Saturday, June 8, 2013

Geology in Scripture - Rocks and Water

I love rocks. Perhaps it's weird to be fascinated by rocks, but I am. I recently came home with a bunch of  Rocky Mountain stones, now displayed in a bowl.  I also brought home stunning rocks from Israel last year.  And when I visit a certain mission in the Baja, I always try to get down to the beach for an hour or so and hunt for rocks. The rocks down there - pounded over and over again by the strong waves - are smooth, beautiful, unique, and... well, I digress.

Rocks from the Baja shore

 Awhile back, I wrote a post on our Messiah, the Chief Cornerstone of our faith.  If you missed it, you can find it here.

I was listening to a sermon by Chuck Smith of Calvary Chapel the other day.  He was talking about the connection of Moses striking the rock in the wilderness to the crucifixion.  It is fascinating.

In Exodus 17, the children of Israel were exceedingly thirsty and they let Moses know in no uncertain terms, through whining and complaining.  In Exodus 17:6, the Lord responded "Behold, I will stand before you there on the rock in Horeb; and you shall strike the rock, and water will come out of it, that the people may drink.” And Moses did so in the sight of the elders of Israel.  So out of the rock flowed living water, and the thirst of the Israelites was temporarily quenched.

Later on, in Numbers 20, the children of Israel were again exceedingly thirsty, and again they loudly let Moses know of their thirst.  This time, the Lord God told Moses to SPEAK to the rock.  However, Moses in his frustration with the people of Israel, struck the rock twice.  This got him in BIG TROUBLE with the Lord, enough so that he was banned from entering the Promised Land.

Why was the Lord so upset with Moses?  Was it simply because Moses did not obey a seemingly random command specifically enough?  Or was there a reason that the Lord wanted Moses to SPEAK to the rock instead of STRIKE it?

When Yeshua was crucified, the soldiers approached Him to break His legs to  hurry along his death.  But when they saw that He was already dead, one of the soldiers plunged his spear into His side, and out flowed blood and water.  (See John 19:34).  Moses striking the rock the first time in the wilderness is a snapshot of this very event.  But the striking of the "Rock" only had to happen once.  When Yeshua died to take on the sin of mankind, it was once and for all.  (see Romans 6:10, Hebrews 7:27, 9:12, 10:10).  We now can speak to the Rock, who took on our sin when He died.  He does not have to be struck, ever again.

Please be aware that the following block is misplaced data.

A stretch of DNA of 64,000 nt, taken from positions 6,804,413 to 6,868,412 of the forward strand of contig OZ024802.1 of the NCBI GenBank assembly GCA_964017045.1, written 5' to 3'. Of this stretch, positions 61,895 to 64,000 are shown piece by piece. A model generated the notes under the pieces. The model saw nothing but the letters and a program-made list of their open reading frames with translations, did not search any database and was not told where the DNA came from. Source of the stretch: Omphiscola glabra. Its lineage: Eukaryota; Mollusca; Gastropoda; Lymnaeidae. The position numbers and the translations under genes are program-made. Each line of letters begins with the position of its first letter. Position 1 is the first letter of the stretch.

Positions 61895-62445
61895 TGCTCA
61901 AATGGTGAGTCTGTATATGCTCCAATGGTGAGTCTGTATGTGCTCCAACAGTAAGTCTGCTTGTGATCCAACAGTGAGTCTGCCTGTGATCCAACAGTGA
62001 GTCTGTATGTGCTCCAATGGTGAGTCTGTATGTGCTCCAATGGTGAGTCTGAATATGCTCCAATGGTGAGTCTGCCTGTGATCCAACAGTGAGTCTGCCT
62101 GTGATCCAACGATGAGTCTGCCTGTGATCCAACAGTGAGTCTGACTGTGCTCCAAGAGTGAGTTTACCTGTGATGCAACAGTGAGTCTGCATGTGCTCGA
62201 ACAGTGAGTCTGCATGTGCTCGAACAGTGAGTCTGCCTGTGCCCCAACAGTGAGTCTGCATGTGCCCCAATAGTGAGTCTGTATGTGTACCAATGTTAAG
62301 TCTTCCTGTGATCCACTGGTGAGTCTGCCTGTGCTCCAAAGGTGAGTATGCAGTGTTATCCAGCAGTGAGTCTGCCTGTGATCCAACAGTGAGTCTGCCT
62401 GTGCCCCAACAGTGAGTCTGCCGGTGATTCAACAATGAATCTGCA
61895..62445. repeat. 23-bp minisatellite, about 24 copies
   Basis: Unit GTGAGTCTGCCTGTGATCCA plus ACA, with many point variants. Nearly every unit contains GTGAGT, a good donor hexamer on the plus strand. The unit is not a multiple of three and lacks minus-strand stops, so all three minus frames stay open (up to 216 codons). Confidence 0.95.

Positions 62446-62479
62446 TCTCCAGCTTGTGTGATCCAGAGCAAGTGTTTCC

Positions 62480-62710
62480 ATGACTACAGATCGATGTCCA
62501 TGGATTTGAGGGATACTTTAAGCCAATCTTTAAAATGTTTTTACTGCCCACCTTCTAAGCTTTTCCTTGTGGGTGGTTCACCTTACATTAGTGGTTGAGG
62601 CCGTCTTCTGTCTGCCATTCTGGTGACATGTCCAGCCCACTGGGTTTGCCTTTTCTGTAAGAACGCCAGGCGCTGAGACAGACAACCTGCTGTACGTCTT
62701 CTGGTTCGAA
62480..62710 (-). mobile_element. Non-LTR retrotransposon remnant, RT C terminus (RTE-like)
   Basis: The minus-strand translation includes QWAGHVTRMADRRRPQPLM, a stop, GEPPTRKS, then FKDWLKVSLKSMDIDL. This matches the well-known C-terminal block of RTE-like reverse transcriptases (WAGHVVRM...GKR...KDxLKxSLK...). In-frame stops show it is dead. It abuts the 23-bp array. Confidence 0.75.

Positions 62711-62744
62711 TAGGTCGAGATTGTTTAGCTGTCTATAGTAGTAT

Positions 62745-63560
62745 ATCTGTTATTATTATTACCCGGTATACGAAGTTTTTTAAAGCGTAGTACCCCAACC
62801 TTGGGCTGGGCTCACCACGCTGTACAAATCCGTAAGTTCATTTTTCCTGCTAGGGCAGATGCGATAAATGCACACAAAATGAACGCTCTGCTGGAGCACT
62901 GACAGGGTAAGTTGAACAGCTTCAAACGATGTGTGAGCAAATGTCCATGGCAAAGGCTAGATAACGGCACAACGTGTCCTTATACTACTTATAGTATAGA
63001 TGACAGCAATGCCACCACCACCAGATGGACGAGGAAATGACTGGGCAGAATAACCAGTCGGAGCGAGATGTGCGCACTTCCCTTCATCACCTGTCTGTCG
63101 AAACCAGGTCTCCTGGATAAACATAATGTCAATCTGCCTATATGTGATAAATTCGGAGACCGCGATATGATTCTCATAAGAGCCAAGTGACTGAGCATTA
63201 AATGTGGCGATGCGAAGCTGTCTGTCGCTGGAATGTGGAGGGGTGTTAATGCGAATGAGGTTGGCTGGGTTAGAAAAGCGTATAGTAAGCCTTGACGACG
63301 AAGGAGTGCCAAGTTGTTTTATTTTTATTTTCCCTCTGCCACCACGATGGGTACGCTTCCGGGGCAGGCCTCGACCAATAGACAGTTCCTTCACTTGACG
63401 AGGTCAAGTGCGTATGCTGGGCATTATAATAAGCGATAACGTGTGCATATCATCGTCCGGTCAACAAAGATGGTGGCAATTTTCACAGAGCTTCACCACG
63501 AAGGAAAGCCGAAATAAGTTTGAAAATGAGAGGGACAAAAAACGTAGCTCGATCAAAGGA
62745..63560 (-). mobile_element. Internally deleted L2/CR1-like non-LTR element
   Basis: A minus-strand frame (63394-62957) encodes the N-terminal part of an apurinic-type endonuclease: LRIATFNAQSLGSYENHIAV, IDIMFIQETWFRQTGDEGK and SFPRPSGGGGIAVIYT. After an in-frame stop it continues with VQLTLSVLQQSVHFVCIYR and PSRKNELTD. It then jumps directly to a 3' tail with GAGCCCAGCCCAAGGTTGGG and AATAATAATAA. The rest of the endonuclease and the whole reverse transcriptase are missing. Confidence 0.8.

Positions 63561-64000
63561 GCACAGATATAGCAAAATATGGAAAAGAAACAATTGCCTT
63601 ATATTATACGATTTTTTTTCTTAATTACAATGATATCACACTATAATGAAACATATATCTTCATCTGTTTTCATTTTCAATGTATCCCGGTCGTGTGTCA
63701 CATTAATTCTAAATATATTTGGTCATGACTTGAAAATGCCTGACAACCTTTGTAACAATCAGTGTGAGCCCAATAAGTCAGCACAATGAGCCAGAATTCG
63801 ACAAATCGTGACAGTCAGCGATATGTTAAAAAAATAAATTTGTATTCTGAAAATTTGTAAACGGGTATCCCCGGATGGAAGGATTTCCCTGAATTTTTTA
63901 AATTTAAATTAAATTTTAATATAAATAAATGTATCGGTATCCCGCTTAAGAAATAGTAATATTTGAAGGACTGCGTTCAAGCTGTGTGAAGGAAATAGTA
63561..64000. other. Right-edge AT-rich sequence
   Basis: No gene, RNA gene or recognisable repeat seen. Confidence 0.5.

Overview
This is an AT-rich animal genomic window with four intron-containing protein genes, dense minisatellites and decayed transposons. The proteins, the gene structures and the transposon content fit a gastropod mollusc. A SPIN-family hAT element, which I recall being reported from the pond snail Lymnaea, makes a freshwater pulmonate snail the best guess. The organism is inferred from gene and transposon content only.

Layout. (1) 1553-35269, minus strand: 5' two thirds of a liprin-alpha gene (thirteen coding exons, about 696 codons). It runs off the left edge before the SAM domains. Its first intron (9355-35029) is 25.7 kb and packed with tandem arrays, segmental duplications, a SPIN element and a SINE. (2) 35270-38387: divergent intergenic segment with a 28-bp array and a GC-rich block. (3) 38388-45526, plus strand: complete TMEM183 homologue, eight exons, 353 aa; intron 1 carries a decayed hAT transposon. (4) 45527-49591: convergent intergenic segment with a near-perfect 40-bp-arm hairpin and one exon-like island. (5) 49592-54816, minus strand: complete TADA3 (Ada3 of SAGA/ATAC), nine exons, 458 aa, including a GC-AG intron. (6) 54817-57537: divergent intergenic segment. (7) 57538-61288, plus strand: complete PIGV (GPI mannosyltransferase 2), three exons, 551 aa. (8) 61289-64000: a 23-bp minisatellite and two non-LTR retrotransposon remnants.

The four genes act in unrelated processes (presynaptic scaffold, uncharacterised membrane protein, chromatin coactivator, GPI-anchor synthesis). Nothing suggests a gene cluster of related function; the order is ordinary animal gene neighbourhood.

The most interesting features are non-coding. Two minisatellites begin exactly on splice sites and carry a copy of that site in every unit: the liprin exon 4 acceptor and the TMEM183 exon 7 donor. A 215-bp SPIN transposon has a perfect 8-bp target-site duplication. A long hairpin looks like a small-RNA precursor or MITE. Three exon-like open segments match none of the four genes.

Water in Israel is very important.  Since biblical times, there have been three kinds of drinking water:  cistern water, well water, and living water.  Of course, the most desirable of these was living water... water that moved. 

While I was in Israel last year in late spring, the Jordan river was flowing rapidly near its source on Mount Hermon.  I filled my water bottle with it  and drank deeply... it was very refreshing!  (I brought home a bottle of this water, and I still have it.  I don't think it can be called living water anymore, after sitting for a year in a plastic bottle!)

When Yeshua met with the Samaritan woman at the well in John 4, He told her “Whoever drinks of this water will thirst again,  but whoever drinks of the water that I shall give him will never thirst. But the water that I shall give him will become in him a fountain of water springing up into everlasting life.”

During the Feast of Tabernacles in John 7:37-38,  Yeshua repeats this idea to a much larger crowd:  On the last day, that great day of the feast, Jesus stood and cried out, saying, “If anyone thirsts, let him come to Me and drink.  He who believes in Me, as the Scripture has said, out of his heart will flow rivers of living water.”

The physical thirst of the Israelites in the wilderness is a snapshot of our spiritual thirst, which only Yeshua can satisfy.

The waters of En Gedi, an oasis in the desert near the Dead Sea

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